SCOTTSDALE, Ariz. -- Some pitchers are going to be disappointed at the end of Spring Training when they begin the year at Triple-A Colorado Springs, rather than with the Rockies. But the Rockies have softened the blow somewhat by installing an atmosphere-controlled chamber for storing the baseballs, similar to what they have had at Coors Field since 2002.
"It's installed and currently operational," Rockies player development director Jeff Bridich said. "I'm sure all of the home pitchers and all of the road pitchers -- every pitcher in the park will be thankful."
The chamber at Coors, the so-called "humidor," helped normalize pitching. In the past, the high-desert atmosphere caused baseballs to become smaller, more slippery and harder -- conditions that favor hitting. It's even more pronounced at Security Service Field, which is about 1,000 feet higher in elevation than Coors Field.
Last year, for example, Greg Reynolds had a 6.81 ERA, and Clayton Mortensen was at 9.42 in Colorado Springs. Both were called to the Majors on multiple occasions and at least felt they had a fighting chance because conditions were not so extreme.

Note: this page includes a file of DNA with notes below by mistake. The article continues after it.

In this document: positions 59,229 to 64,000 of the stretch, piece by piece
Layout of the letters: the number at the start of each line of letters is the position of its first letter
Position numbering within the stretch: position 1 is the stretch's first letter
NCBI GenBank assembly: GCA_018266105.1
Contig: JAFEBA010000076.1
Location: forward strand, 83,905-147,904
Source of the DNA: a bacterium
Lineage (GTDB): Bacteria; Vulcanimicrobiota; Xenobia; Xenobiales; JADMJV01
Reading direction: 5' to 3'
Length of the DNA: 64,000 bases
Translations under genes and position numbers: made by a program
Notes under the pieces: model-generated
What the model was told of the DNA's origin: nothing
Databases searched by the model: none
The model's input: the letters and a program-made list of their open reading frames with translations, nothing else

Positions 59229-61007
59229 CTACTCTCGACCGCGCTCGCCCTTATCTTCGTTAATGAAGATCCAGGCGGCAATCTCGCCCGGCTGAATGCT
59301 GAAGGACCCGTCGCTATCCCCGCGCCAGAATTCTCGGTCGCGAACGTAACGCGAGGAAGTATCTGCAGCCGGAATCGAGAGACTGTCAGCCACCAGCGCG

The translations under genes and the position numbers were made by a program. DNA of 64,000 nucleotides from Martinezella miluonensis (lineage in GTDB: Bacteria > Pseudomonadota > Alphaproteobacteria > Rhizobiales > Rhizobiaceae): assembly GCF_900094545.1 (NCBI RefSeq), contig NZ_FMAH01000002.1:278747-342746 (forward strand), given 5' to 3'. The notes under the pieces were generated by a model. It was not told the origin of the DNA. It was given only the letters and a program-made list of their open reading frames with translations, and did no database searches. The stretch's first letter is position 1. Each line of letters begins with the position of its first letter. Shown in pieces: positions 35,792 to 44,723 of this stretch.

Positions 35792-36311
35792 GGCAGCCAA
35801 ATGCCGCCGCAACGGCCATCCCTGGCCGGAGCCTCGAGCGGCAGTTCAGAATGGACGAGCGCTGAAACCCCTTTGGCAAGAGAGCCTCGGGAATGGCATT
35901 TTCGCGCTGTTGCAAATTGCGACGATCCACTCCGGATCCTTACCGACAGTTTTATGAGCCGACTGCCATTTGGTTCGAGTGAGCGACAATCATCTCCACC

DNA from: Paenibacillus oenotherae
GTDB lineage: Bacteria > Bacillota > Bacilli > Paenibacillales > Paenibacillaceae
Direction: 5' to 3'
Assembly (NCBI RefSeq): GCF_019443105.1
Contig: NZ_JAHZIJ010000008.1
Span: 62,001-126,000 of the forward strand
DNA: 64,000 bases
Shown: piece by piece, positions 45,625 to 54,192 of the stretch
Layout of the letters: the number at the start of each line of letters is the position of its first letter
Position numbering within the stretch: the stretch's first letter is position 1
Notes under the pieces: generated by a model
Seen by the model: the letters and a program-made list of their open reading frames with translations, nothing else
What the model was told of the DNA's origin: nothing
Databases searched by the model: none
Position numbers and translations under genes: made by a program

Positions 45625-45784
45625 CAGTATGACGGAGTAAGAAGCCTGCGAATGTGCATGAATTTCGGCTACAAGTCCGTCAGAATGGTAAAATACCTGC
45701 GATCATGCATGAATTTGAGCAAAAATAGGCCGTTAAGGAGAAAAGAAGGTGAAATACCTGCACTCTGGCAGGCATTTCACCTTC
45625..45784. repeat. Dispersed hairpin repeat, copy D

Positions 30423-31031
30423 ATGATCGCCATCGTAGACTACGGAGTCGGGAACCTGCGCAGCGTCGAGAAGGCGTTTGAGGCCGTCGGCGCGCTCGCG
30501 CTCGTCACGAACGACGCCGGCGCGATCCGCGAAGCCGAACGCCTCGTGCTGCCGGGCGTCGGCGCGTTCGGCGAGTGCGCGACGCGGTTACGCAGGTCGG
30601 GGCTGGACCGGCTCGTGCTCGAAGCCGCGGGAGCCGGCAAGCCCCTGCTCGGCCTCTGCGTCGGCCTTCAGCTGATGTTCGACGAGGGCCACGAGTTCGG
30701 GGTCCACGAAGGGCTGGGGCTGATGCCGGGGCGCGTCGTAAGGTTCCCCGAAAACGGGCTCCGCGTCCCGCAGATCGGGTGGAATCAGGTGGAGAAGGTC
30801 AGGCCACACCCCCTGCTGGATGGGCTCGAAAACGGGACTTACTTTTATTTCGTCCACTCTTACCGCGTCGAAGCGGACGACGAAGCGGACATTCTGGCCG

The new baseball storage system does not do anything to combat the altitude of the stadium or the unusual and strong wind patterns that seem to always favor hitters, but it helps.
"It's trying to standardize or normalize baseball as much as we can and have it a game that's reflective of a baseball game, and not a football score or a high school basketball score," Bridich said. "It's so very difficult to evaluate our pitchers. Really, any scout that goes in there, whether it's our scout or a scout from a different club, it's so very difficult to know what you're seeing from a pitching perspective.
"You really have to tip your hat to the pitchers that have pitched well there."